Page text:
They’ll be some new tasting opinions on this one in a few weeks when we taste the beer I made from this syrup, and the other beers I did in the 2nd sugar experiment on Basic Brewing Radio.

Aaron said...

Any final comments on your sugar experiments? I'd love to try making some, as morebeer didn't have any in stock when i made my last free shipping order. do you think you could make the belgian dark candi syrup clone by just holding the pan at 285 for longer?

The Mad Fermentationist (Mike) said...

I still have a bottle of each from the second round, so at some point I will revisit them.

If you want it darker I think you would have to go hotter, by the end I wasn’t getting much color change. As long as you keep it below 330 you should be able to keep the sucrose intact and preserve most of the fermentability (but I haven’t tried it). Good luck.

I am considering doing another round with just clear/white sugars to see if there really is a difference.

Anonymous said...

I tried making this Candi Syrup, and it didn't get nearly as dark as the imported stuff. I wonder if this could be made darker and stronger tasting by crystallizing and removing the sucrose out of it, leaving only the caramelized fructose and glucose?

The Mad Fermentationist (Mike) said...

It certainly sounds like that is the way the stuff in Belgium is made. WIthout doing that I would guess that it is impossible to get the same level of character/color.

If you like the flavor of the sugar as is and just want more color you could always just add a couple ounces of carafa special to the beer.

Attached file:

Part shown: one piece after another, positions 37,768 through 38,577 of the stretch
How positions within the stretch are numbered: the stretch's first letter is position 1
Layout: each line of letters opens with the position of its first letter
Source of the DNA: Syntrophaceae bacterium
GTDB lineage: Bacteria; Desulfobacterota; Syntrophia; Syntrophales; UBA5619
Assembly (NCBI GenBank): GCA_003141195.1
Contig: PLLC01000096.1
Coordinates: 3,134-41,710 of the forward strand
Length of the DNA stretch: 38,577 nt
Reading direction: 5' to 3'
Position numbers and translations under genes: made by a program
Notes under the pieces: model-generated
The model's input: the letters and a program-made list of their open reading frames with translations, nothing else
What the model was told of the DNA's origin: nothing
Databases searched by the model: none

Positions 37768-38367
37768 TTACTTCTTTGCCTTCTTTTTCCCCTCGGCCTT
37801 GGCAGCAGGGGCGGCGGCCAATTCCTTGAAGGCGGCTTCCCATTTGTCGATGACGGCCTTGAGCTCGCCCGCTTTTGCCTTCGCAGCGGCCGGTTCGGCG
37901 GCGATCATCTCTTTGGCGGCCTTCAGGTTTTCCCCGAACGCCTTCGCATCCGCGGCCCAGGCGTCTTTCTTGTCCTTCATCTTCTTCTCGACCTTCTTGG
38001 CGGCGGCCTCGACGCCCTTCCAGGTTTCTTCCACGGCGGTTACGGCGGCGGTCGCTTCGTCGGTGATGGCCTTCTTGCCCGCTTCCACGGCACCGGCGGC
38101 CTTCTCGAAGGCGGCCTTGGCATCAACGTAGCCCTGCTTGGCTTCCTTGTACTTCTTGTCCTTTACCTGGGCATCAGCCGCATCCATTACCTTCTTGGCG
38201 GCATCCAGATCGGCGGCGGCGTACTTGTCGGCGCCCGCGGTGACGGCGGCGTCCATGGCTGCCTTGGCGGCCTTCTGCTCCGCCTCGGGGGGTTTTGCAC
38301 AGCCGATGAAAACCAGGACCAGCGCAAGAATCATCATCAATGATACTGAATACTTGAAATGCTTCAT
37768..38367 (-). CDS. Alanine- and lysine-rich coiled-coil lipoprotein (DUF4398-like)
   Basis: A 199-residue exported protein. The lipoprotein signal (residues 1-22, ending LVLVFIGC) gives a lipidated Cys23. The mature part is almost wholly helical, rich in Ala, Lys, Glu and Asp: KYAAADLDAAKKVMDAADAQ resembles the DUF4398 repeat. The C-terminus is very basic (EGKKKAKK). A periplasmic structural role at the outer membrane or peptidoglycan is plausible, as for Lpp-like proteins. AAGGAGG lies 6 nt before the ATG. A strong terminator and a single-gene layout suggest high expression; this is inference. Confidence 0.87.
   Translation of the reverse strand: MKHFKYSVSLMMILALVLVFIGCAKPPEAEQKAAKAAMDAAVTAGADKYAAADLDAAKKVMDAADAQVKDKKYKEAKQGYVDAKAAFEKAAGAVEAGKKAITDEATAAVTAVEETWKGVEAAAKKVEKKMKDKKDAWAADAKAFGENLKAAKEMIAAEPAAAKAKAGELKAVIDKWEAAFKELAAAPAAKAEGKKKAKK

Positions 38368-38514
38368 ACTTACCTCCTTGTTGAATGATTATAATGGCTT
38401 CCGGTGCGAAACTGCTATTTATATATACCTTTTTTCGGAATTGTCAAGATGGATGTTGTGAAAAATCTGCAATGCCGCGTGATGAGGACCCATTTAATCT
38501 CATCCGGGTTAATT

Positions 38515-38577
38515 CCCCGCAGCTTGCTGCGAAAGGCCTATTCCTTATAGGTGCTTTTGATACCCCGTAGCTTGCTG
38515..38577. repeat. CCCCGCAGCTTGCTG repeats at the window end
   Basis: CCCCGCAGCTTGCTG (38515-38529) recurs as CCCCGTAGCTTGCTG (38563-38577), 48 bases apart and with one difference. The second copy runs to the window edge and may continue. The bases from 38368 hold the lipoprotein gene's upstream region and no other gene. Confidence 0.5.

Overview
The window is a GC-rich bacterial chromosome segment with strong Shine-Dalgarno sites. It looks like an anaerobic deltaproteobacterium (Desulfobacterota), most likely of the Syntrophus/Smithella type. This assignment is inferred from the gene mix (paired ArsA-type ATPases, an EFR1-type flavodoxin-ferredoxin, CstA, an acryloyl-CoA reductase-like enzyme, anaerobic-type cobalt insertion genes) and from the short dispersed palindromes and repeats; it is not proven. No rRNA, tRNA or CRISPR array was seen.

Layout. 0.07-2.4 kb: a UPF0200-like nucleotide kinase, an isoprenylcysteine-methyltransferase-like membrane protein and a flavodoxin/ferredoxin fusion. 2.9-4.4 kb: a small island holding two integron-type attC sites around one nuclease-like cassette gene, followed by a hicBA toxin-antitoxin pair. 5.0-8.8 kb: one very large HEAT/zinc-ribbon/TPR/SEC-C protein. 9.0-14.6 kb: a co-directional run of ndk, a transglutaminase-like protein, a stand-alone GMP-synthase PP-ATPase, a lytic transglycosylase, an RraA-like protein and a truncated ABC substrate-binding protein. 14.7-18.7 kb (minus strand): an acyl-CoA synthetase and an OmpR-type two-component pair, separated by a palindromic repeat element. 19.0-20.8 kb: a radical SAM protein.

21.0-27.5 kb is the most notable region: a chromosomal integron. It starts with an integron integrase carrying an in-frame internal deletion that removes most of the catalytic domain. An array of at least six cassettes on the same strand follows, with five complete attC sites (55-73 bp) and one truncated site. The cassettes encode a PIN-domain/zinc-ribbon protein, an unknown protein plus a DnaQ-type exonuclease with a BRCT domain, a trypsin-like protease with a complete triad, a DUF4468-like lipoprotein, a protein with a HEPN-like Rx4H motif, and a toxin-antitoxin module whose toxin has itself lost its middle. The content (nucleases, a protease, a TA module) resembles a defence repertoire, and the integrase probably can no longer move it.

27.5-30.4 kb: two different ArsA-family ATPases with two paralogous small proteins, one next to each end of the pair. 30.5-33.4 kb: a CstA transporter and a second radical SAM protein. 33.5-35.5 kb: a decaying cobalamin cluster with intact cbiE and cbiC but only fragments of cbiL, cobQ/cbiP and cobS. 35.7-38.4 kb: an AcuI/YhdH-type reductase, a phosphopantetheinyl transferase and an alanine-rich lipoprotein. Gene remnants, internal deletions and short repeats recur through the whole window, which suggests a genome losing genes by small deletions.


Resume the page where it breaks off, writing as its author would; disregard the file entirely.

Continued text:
Michael said...

The answer: BAKE IT! I've found that a fool-proof way to make candi syrup is to use the oven. What I did was bring my syrup to a boil in a OVEN SAFE pan. Once it reached 300 I took it off the heat, added 4 tsp water, covered the pan and put it straight into a 300 F oven until I got the desired color. The advantage is that the temperature is constant and so the sugar won't burn. I think this is the way to go when trying to emulate really dark candi syrup.

The Mad Fermentationist (Mike) said...

Great idea! About how long did it take?

Michael said...

After 1 hour it seemed to be as dark as store bought. However, after the sugar started to turn color on the stove (about 300F), the residual heat in the pot raised the final sugar temperature to 325 F even though I removed it from the heat. The sugar was then "over-caramelized" and the result was a slight burnt aroma/flavor. I have not yet re-tried the process, but I think a combination of lower temps (no higher than 300F) and checking the progess every 15-20 minutes would produce better results.

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Michael said...

I tried my oven method again by bringing it the sugar/water mixture to the softball stage on the stove, then putting it in a 325 F oven for about 30-45 minutes. When I pulled the sugar out it was the color of dark (real) maple syrup, but it tasted slightly burnt so I didn't go any darker. Instead of dumping it, I put it in a glass jar in the fridge. Now, about 3 weeks later, the flavors have mellowed and the burnt taste is almost completely gone. So maybe the key to getting dark syrup is not to worry about the immediate flavor, but to let the burnt flavor dissipate before using it.

Nilium said...

Well posting on something two years old but.... Your average home crock pot holds temps around 220-250 on high.

I made a syrup by holding jaggery sugar and water for 48hrs. beautiful deep brown with ruby highlights and the taste was burnt sugar with dried cherries and raisins.

The Mad Fermentationist (Mike) said...

Sounds delcious! Over on Ryan Brews, Ryan posted some info on a different way to make candi sugar that sounds really promising.

Solomon Smith said...

Posting well after the party is over, but wanted to thank you for this post. Much cheaper than buying syrup. I made two batches of 2 lbs. one dark, one Amber. Worked beautifully, but both hardened somewhat before I could used them. Any way to stop this from happening?

The Mad Fermentationist (Mike) said...

Did you add water after the syrup reached the target color/flavor as suggested in step 6?